THE statement made by Crown Prince of Saudi Arabia Muhammad bin Salman during his visit to the United States of America on where he stands can be considered a positive shock which the Arabs need to wake up from the euphoria of slogans and reaction politics which only led to destruction and division.
For the past seven decades of conflict with Israel, the vocal phenomenon and slogans have become a popular belief that served as motivation for extremism and terrorism.
Hence, the survival of Arabs is in captivity of such politics which intensifies their backwardness in every aspect.
In his long interview with the American magazine, ‘The Atlantic’, Muhammad bin Salman summarized his vision through his rational and realistic reading of how events are moving.
The present era cannot accommodate frivolous conflicts, as this is the era of knowledge and technology. It is no longer permissible to live in the cave of darkness based on the idea of world control.
In the Arab-Israel conflict since 1948, the Arabs have experimented in the game of confronting their enemy with rhetoric and slogans. Where has this game taken them?
Israel occupied the entire Palestine and the refugee crisis got more complicated since it was used as fuel to settle differences between Arabs themselves.
This happened at a time countries were raising the slogans of Palestine liberation during the day, and strived at night to sign deals with Israel at the expense of the remaining Arab countries.
Throughout the past decades, the resounding slogans have not succeeded. This is why time has come to accept the reality that each nation in the land of Palestine acknowledges the other’s existence right and all that remains to be done is phrasing the final solution.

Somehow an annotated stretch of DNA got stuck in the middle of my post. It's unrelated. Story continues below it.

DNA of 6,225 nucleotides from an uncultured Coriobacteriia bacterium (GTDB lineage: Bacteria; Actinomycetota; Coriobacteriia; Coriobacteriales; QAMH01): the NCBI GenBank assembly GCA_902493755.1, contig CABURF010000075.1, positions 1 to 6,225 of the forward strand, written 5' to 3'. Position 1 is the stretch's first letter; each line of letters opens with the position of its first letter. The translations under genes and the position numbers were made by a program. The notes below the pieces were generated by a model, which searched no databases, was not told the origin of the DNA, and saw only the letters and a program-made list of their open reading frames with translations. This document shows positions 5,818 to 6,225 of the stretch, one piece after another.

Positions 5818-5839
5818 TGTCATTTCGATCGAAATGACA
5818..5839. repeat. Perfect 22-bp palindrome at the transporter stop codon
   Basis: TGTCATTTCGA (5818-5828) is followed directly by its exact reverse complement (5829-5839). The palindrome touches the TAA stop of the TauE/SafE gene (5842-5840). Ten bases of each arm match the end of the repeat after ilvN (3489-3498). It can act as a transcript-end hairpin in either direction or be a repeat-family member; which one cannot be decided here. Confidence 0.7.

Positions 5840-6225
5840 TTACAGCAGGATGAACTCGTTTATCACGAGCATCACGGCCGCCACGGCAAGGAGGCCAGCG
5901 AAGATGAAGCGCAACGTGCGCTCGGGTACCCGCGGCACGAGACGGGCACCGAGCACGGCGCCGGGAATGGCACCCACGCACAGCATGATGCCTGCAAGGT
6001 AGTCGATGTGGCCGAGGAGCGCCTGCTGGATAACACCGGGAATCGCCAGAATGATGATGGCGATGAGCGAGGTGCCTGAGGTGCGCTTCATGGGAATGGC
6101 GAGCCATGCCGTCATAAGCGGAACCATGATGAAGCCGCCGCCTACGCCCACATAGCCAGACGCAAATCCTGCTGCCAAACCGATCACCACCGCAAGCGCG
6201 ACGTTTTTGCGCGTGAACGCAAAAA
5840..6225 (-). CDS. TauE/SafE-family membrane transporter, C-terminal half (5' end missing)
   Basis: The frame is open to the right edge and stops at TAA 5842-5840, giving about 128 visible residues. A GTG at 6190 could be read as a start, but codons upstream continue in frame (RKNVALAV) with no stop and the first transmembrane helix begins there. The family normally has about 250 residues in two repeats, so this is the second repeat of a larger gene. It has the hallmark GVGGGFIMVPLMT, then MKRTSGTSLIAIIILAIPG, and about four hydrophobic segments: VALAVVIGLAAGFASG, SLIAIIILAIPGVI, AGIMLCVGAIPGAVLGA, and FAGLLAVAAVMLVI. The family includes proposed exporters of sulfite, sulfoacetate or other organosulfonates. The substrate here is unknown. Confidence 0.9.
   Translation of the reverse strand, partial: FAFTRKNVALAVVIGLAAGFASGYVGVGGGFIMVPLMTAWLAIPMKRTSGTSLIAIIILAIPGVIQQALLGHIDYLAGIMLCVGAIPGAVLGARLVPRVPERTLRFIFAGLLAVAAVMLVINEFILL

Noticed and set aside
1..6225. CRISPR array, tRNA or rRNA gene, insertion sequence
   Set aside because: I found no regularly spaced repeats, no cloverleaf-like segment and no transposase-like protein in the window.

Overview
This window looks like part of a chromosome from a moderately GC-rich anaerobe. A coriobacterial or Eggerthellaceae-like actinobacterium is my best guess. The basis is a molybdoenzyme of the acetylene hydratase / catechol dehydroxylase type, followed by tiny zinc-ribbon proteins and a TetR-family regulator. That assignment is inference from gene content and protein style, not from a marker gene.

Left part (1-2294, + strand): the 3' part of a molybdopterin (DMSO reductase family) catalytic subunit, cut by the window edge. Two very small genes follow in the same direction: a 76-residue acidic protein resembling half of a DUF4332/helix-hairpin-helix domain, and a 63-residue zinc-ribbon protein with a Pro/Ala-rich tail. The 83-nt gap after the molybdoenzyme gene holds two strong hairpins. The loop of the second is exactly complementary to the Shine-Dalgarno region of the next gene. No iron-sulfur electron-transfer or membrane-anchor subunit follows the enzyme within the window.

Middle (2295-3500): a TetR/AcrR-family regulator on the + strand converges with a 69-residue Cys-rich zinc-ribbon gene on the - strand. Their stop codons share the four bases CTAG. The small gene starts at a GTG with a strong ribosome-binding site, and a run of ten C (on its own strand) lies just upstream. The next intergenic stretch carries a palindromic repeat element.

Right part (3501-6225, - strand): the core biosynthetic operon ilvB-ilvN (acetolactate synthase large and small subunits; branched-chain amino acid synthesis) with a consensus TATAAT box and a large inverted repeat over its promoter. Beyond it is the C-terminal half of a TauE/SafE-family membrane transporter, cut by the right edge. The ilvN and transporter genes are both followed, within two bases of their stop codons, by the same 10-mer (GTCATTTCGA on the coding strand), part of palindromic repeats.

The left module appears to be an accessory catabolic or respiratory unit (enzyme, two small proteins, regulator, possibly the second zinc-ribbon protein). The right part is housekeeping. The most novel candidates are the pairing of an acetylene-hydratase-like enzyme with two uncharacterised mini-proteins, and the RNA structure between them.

This is what Muhammad bin Salman pointed out with a clear perspective saying, “I believe people anywhere have the right to live in their peaceful nation. I believe the Palestinians and Israelis have the right to have their own land.”
This position does not exit from Arab principles incorporated in the peace initiative endorsed in 2002 in Beirut, Lebanon, as well as the international resolutions and solution projects that were based on the existence of two countries which are currently in question.
Nonetheless, those obstructing such a movement towards the future are what he described as the ‘triangle of evil’ which sees terrorism as the means for executing their schemes — whether the regime in Iran which is based on the idea of expansion by iron and fire or the Muslim Brotherhood which strives to rule the Muslim world with the illusion of establishing the caliphate.
In addition, there are parasitic terrorist groups that feed on ignorance, backwardness; and serve expansionism projects and fragmentation — whether the Persian scheme, its ally Israel or both.
Based on these facts, the only remedy for this predicament is rational deterrence, while avoiding drifting between reactions which the ‘triangle of evil’ or Israel is aiming for. Thus, the bitter decisions taken today and serious movement towards peace are the only means to foil such schemes.
This will never be achieved without acknowledging the reality, similar to the case of Syria where the frivolous conflict continues despite the acknowledgment of most countries that it is impossible to remove Assad.
Therefore, all that Assad’s regime needs to do is urge Syrian refugees and the displaced to return to their homes and build their nation. After that, they should decide on the form of governance they want and the one who will rule them.
Only serious work and patriotism should follow after that in order to lift their country from the hands of Iran and militias from Iraq, Lebanon, Afghanistan, etc.
This rational approach towards the situation in the region and perspective characterized with openness, which Muhammad bin Salman is working on, can be called the future language that the Arab world has been missing over the past decades; rendering them to woes and conflicts until we reached this level of backwardness.
By Ahmed Al-Jarallah – Editor-in-Chief, the Arab Times